Thanks Stacka. I too wish to lose all my friends and Find some real world data. Yes I been looking at all the variables needed to take into account, the weather, spin drift etc, working out my calculation and so on. I would enjoy developing a chart.

  6. #6
    Quote Originally Posted by purdeydog View Post
    Thanks for the reply. The big calibers .338 and over are silly money so I don't really want to go there. I've been looking a lot at various .300 calibers or 7mm calibers and just can't decided want to get as the bullets and drag models vary so much. Ultimately I want a caliber to get me out to very long distances just for fun at the range. I've been looking at 7mm rem mag and 300 win mag. Both rifles and cartridges seem available, not too costly. However when I look at there Characteristics it all depends on what drag profile your using with the right bullet. For example a 300wm with 195g Hornady BTSP hits the transonic area about 1400y on G1. Change that to G7 and your good for 2000y plus.
    If you want distance, accurately without going for military sniper calibres, look at 6 & 6.5mm.. there is a reason why most bench rest shooters use them! Much more aerodynamic than 7mm+ lumps.. ok.. they won't arrive at their destination with the same amount of energy but unless you are shooting living things or want material destruction at extended range then it is of no consequence.... AND.... I can tell you from personal experience of shooting many a long range F/tr comp, that less recoil = a lasting hobby and much less pain and discomfort... big calibres are fine if in a fire trench or standing... you can absorb the recoil... try it prone and it just equals misery... even my .308 TRG... prone over a 50 round 1k comp... I couldn't touch the bruise on my shoulder for a week (and no, there is nothing wrong with my technique.. when prone, the only things that absorb the recoil are your collar bone and the thin tissues around it!!!!) 6mmbr & the 6.5 family give almost the same trajectory as a .338 Lap Mag.. with a fraction of the recoil... in other words, shooting them over extended periods, even prone, is fun and not a pain... The guys that turn up to the range with their 300 Win & Wetherby Mags etc.. put a couple of rounds through them and put them away!!!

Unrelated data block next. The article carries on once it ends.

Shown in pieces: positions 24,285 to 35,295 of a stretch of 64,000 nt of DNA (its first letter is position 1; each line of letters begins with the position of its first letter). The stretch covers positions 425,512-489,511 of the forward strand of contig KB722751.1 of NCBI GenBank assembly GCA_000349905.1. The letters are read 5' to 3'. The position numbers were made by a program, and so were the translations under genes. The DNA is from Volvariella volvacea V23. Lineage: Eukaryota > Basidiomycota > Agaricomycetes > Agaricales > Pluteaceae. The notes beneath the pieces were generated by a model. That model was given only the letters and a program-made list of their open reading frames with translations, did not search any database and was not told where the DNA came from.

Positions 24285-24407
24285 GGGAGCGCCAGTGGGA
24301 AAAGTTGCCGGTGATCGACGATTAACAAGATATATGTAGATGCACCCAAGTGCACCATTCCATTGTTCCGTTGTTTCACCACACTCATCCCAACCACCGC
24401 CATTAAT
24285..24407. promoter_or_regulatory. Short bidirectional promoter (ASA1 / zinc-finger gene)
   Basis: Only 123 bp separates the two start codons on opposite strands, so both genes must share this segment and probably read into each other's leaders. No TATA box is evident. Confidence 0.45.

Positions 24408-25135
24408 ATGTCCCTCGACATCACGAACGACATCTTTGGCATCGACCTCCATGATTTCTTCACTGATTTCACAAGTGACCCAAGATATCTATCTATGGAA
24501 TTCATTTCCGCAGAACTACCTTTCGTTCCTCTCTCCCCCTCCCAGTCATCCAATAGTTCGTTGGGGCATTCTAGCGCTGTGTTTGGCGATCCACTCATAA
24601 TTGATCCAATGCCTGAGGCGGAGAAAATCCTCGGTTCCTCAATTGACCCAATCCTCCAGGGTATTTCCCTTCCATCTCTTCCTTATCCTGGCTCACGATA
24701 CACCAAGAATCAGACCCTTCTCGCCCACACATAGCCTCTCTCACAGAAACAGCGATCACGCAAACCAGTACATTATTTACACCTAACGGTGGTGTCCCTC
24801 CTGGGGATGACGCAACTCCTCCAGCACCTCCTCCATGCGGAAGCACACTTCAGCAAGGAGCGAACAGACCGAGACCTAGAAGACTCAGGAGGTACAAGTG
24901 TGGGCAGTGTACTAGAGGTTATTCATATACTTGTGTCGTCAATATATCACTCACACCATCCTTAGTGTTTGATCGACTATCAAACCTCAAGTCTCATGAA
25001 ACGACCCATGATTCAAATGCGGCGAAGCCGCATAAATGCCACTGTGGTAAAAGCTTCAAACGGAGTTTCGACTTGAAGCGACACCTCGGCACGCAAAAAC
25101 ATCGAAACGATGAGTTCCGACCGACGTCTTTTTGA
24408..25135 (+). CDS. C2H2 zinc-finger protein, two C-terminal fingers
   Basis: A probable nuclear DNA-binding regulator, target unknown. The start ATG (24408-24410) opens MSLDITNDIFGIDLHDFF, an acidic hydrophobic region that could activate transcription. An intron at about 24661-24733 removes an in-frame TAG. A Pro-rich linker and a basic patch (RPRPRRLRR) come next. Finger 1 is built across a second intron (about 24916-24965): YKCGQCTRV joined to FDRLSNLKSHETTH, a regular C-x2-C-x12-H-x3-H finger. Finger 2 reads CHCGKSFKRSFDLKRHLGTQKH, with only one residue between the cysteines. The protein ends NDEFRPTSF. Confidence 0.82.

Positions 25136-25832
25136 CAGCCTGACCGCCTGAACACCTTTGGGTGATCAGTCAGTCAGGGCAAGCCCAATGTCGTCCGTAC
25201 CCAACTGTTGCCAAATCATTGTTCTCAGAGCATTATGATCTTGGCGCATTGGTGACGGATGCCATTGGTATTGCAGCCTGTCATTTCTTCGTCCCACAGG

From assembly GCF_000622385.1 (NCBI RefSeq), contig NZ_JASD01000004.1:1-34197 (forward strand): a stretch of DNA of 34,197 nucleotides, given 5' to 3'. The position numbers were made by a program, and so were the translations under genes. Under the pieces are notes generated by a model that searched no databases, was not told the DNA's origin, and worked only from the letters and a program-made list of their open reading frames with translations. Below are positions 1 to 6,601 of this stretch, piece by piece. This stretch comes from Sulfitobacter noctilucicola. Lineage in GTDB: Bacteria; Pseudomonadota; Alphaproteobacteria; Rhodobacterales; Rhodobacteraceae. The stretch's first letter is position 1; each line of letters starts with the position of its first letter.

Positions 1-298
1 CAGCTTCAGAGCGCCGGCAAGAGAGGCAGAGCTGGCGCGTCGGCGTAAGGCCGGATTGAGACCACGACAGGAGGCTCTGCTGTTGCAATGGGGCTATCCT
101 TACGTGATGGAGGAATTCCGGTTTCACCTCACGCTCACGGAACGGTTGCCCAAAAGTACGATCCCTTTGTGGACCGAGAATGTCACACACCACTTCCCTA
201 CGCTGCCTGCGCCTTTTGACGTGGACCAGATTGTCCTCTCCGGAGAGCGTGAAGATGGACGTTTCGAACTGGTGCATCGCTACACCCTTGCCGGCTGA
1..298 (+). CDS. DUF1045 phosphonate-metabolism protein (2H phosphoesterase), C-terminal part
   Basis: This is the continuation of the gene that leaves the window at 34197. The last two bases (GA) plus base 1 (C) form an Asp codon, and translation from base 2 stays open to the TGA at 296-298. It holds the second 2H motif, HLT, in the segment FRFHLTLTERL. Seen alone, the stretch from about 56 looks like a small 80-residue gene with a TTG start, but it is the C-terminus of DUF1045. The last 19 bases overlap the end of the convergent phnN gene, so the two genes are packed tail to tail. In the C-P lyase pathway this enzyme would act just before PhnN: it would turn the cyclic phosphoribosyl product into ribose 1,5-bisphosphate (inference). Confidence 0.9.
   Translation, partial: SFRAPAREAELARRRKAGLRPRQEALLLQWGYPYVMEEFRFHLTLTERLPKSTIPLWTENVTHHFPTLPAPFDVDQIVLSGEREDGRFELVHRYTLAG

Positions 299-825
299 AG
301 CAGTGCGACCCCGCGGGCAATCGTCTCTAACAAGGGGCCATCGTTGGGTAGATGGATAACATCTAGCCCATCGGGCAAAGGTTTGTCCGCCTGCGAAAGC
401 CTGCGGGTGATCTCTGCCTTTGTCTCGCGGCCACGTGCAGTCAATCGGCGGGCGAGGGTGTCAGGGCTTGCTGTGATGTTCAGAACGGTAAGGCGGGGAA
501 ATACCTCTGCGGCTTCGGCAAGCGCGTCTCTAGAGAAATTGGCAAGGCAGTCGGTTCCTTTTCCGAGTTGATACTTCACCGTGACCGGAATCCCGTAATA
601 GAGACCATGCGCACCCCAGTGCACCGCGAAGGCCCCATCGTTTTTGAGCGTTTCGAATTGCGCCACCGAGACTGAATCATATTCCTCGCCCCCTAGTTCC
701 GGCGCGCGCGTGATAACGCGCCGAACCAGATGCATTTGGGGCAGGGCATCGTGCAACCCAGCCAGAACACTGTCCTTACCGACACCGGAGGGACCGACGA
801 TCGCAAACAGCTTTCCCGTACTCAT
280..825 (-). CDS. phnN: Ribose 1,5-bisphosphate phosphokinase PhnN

If you want to end up not shooting... get a 300 magnum! if you want to enjoy your shooting, get something sensible!

  7. #7
    Quote Originally Posted by purdeydog View Post